Powerdove – Do You Burn

powerdove_cover It’s taken me a while to come around to this record, but that’s no slight, I suppose, more a measure of how absolutely fascinating I found the last Powerdove album. It was gorgeous in the slowest, most minimal way, the kind of record which has you hanging on every last scrape and crackle. It was a record with sufficiently little on it that every last noise became important, no matter how incidental or indistinct.

This new album moves from that kind of airless silence to a sound which, whilst hardly glossy pop, is still a little plumper and cosier by comparison. In typical Toad fashion I had a slightly adverse reaction to a fuller and less hostile sound, and it’s taken a few months of intermittent listening to ease myself into the slight difference of feeling between this album and its predecessor. When you hear it you’re going to laugh at me as well, because the differences are hardly dramatic, it’s just that I suppose the approachability of this album caught me out a little.

And when I say approachability, ah fuck, you’re going to laugh at me again actually, because the record starts with a slow, painful screech which permeates the whole first song. It sounds like it was made with feedback, but at times it could well be a fork being traced along a cymbal for how shrill it is. I don’t know if that makes Fellow an odd or an inspired song to start with, but it serves as a pretty definite fuck off at the start of the album – daring people to stick with it and listen to the whole thing, whilst making it as hard as possible to do so.

It is perhaps the second song Under Awnings which embodies the elements of this album which I am not so keen on – the handclapped rhythm and sporadic-but-structured bursts of piano hint worryingly at female yelp-pop as dismally embodied by Regina Spektor, but it is just a distant threat. This never happens, the moment passes as quickly as it appears and we move on to what is a truly excellent album.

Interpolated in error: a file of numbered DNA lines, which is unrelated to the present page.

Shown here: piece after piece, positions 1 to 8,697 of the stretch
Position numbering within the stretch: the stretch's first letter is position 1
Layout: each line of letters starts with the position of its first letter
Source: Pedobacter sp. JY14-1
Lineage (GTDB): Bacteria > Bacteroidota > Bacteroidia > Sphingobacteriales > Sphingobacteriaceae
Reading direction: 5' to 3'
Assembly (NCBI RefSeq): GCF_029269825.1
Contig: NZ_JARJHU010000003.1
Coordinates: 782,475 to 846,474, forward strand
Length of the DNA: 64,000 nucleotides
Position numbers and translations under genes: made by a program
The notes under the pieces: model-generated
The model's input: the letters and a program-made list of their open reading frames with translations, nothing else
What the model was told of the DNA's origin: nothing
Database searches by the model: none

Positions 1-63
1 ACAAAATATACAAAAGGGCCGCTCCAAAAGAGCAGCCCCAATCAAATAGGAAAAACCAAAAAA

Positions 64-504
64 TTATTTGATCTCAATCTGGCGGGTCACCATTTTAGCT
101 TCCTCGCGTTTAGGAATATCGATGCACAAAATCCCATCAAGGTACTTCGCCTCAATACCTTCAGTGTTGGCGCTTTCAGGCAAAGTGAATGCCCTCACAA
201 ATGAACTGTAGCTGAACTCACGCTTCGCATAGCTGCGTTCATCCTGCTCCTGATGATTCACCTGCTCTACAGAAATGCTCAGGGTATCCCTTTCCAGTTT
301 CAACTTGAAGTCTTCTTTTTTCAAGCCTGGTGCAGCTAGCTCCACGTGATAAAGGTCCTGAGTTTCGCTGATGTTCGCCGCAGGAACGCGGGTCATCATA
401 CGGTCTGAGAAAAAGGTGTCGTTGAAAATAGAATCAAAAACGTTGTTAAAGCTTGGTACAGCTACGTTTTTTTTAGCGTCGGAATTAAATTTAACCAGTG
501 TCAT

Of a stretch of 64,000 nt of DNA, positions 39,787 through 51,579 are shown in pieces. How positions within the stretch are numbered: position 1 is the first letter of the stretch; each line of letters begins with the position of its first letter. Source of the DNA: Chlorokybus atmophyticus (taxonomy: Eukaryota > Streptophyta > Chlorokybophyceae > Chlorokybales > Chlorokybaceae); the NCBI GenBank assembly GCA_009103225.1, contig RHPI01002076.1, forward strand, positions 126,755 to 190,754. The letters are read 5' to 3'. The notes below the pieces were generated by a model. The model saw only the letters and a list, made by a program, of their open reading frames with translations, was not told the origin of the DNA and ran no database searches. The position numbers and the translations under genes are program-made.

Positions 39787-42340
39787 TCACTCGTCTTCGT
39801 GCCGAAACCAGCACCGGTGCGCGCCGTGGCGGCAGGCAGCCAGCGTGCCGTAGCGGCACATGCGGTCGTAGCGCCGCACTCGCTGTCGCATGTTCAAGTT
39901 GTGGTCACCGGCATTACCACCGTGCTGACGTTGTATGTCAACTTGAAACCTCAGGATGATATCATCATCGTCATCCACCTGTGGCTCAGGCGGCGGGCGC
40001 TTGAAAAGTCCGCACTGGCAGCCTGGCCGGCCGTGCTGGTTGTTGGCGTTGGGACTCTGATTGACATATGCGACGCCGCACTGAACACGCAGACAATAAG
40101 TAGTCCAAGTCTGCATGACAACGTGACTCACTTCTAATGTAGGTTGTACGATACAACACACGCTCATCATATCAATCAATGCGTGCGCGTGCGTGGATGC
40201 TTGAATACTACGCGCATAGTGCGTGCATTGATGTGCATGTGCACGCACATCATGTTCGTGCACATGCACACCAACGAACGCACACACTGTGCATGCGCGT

The next two tunes pretty much set the range and feel of the album, from the woozy, textured atmospheres of the gorgeous Do You Burn, and then after an interlude, the plush (by these standards) acoustic pop of Love Walked In. I think it’s here that I realise I have to drop my reactionary response to the fuller arrangements of this album, because Love Walked In is probably the fullest, most approachable and conventional pop song on the album, and for all I love the tense atmospherics to be found elsewhere, this is also a bloody brilliant song.

At this stage I find my opinion starting to swing, and I have to acknowledge that Be Mine, the previous record, really was a little oppressive. It was oppressive in a gorgeous, wonderful way, but the way it forced you to pay attention to every last sound was almost aggressive, whereas the presence of a few breezier moments on Do You Burn break up the album beautifully and give it real range. It’s no longer an album which dares you to listen to it. Instead this is an album which is really rather welcoming and lovely, and one which only occasionally reveals the darker sides of its psyche. A fine record – buy one here.